Liquidators have so far only been frustrated by the lack of response from 3AC’s founders, as well as their futile attempts to reach the founders since the start of the bankruptcy proceedings. The founders, however, have taken quite the opposite stance saying that they’ve been complying with the authorities since day one, but complaints from the liquidators emerged shortly after 3AC filed for bankruptcy.

Davies is believed to be in Bali since Indonesia is one of the seven countries that is not known to extradite a person to the United States. Zhu’s location, on the other hand, has been suggested to be either Singapore or the United Arab Emirates, but the exact locations aren’t known.

This hasn’t however stopped Davies from being active on social media. There are reports that he is raising $25 million to start a new cryptocurrency exchange, GTX, an apparent better substitute for the fallen exchange FTX, since G comes after F. This exchange is based on the idea that investors will be able to purchase bankruptcy claims from failed crypto exchanges and use them as collateral.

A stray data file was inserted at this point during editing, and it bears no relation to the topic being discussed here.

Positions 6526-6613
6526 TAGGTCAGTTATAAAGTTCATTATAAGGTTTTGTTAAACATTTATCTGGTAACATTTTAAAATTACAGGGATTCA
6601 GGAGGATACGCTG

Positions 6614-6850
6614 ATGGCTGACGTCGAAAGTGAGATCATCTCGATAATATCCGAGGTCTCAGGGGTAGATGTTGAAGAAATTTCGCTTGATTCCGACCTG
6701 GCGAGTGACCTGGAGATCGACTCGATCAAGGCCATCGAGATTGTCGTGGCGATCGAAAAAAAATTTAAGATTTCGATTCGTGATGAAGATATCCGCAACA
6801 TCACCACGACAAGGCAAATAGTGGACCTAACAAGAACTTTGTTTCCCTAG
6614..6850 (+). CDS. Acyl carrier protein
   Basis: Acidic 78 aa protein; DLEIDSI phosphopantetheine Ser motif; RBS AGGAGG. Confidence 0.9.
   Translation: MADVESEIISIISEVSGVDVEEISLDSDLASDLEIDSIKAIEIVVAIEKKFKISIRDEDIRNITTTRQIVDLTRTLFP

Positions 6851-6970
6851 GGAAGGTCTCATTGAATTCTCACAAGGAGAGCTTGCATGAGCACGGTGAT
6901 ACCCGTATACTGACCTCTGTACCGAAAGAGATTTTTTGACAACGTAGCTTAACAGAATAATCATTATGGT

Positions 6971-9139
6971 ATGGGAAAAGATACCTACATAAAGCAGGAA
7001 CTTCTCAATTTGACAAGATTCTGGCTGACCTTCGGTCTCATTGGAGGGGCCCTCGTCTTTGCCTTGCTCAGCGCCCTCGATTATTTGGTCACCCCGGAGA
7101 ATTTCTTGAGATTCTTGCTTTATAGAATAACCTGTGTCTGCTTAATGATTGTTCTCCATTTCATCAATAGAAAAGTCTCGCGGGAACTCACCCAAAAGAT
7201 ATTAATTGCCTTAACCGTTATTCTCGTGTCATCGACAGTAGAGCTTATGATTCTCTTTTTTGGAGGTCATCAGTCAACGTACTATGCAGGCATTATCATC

As for the downfall of the firm, here is a detailed overview of how 3AC went down.

The Collapse Of Three Arrows Capital

The collapse of Three Arrows Capital is one of the most noteworthy events in the history of cryptocurrencies. This event led to a shockwave throughout the market that is known to have resulted in losses of billions of dollars.

As of 2022 March, 3AC was managing $10 billion in assets but soon filed for bankruptcy due to a risky trading strategy that wiped its assets off to a point where the company was unable to pay lenders. And that’s just the gist of it.